One of Nancy’s colleagues at work gave her a special picture frame marking the occasion, she says. “I was really touched by that.”

 

Did you keep any souvenirs from the tree?

“We kept some pinecones, and a couple of wedges of the trunk and we’ll get some more slabs of wood when it gets cut up for Habitat [for Humanity] that I’ll use for making a tabletop, things like that,” says Al. [He enjoys woodworking, having made everything from a grandfather clock to some nice wooden chairs that fold into each other, says daughter-in-law, Andrea.]

 

What will your own Christmas be like this year?

“It’s always packed for Christmas here,” says Nancy. “We got a smaller tree this year to make room for more people. It always goes on all night!”

 

Are you still glad you donated the tree and got involved with all this?

“We are, but we do kind of miss the tree,” Nancy says. “But we made a lot of new friends, and everybody has been really nice about it all.”

Al agrees, saying he was joking around at the tree-lighting, saying, ‘Okay, that’s enough, bring it back home now.’ “It’s something that you saw every day and didn’t really pay attention to unless you were working around it or sitting in the shade. You don’t see the whole effect of it until it’s gone and now you look and it’s bare there.”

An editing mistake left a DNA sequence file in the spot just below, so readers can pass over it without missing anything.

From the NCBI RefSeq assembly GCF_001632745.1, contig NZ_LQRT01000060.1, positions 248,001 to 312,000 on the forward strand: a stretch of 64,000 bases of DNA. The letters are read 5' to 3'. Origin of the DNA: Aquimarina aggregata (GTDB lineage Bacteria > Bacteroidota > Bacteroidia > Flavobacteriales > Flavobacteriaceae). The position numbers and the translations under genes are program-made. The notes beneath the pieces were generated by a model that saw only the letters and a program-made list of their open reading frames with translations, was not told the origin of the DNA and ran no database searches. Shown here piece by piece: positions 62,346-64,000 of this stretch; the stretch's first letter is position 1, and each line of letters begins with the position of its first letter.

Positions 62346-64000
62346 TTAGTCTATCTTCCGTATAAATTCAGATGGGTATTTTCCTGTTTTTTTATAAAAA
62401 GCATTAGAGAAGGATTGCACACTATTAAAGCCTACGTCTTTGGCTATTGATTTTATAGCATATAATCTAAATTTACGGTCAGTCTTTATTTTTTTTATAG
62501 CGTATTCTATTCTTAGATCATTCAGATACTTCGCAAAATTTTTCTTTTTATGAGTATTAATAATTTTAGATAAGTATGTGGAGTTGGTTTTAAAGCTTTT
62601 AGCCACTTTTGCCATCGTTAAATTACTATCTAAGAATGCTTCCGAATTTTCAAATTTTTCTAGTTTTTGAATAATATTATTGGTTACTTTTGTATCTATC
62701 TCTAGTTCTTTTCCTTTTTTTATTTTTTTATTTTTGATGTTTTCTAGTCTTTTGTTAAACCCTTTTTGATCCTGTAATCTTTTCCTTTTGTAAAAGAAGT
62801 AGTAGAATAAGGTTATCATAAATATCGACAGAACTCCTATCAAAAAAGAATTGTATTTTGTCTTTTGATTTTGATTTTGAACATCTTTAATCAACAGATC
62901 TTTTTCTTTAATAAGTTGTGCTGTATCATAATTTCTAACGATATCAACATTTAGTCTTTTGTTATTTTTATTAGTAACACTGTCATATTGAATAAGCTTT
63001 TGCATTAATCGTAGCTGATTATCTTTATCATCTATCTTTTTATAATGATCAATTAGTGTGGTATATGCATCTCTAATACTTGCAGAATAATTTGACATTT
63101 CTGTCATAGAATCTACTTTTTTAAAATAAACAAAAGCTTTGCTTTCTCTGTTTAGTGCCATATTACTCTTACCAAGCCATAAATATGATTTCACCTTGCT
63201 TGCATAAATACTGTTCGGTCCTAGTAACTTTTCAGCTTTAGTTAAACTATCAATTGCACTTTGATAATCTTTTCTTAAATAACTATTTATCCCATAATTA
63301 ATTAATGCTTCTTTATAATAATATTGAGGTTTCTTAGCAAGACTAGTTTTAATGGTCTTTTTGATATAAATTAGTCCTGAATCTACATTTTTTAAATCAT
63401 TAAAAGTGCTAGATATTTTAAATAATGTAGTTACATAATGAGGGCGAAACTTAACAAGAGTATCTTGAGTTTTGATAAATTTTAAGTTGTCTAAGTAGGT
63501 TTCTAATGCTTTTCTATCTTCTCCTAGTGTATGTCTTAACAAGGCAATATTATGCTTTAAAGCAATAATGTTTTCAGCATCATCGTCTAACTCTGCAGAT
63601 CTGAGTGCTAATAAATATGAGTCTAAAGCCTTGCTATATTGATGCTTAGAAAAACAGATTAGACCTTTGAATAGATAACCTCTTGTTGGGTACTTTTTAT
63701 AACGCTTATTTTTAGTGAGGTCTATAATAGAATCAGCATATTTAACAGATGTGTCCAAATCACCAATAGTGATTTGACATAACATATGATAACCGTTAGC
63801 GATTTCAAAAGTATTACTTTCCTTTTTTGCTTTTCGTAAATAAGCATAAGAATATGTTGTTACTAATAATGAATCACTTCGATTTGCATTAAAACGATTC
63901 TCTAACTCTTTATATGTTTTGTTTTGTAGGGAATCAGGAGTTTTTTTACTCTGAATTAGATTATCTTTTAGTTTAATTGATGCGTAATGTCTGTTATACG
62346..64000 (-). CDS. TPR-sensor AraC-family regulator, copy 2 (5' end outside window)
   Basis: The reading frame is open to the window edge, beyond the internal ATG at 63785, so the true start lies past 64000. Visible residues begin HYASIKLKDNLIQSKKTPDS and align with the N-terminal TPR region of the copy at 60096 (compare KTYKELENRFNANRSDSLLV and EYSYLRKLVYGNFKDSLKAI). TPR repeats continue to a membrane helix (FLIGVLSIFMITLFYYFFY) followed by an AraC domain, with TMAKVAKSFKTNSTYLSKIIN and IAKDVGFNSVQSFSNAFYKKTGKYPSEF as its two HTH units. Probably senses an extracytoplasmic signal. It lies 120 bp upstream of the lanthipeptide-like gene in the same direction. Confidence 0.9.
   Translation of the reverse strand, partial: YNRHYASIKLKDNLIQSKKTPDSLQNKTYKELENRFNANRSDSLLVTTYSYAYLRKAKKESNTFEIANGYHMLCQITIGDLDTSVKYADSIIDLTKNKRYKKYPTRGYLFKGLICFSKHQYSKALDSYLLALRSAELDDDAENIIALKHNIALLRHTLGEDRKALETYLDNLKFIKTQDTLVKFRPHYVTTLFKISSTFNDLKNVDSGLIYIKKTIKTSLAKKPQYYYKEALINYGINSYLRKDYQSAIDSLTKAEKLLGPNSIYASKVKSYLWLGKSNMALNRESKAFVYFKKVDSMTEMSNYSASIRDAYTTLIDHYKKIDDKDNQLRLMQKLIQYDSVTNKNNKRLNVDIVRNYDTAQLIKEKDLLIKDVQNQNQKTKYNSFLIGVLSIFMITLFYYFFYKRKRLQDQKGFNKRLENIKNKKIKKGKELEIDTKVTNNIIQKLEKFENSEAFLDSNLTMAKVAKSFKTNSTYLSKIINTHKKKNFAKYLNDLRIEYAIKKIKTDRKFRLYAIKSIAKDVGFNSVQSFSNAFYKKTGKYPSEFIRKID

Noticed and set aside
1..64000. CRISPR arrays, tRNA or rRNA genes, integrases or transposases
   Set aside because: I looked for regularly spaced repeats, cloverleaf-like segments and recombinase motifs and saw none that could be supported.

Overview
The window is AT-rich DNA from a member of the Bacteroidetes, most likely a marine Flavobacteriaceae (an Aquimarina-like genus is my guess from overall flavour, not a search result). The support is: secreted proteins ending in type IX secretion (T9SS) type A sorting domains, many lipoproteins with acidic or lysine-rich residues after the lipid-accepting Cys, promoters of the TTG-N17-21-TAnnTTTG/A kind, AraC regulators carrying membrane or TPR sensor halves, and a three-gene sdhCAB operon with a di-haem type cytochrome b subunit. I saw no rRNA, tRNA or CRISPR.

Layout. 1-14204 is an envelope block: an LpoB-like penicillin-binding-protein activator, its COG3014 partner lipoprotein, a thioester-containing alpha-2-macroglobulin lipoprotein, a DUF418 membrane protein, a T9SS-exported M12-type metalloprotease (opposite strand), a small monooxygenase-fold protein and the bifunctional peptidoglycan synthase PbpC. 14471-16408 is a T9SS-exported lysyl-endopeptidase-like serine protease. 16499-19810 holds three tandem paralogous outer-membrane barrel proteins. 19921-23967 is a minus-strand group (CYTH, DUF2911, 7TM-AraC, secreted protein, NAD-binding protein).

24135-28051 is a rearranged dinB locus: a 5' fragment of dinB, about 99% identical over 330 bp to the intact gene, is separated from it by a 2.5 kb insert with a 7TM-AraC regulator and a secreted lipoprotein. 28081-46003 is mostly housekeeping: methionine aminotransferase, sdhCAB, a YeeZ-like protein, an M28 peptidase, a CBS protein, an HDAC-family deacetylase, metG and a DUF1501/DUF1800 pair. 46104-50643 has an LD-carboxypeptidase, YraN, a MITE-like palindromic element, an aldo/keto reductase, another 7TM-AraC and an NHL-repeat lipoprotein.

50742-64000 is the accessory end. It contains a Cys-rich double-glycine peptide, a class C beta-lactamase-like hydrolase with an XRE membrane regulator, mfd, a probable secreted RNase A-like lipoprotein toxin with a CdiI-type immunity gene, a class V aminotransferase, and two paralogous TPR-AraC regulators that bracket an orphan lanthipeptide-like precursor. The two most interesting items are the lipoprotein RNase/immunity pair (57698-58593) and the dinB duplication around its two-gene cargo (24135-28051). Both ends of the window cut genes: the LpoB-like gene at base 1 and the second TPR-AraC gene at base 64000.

“We can see across the street, now,” Nancy adds.

 

The people at Rockefeller Center offer to come back and do landscaping where the tree was, don’t they?

“They came and did some landscaping before they even took the tree out,” says Al, “and they’re going to come back now and grind the stump. Then they’re going to plant another tree that won’t block the house; one maybe ten, 20 feet tall. Maybe we’ll decorate that one next year and later on down the road, the grandkids’ kids can do the same thing with it we did!”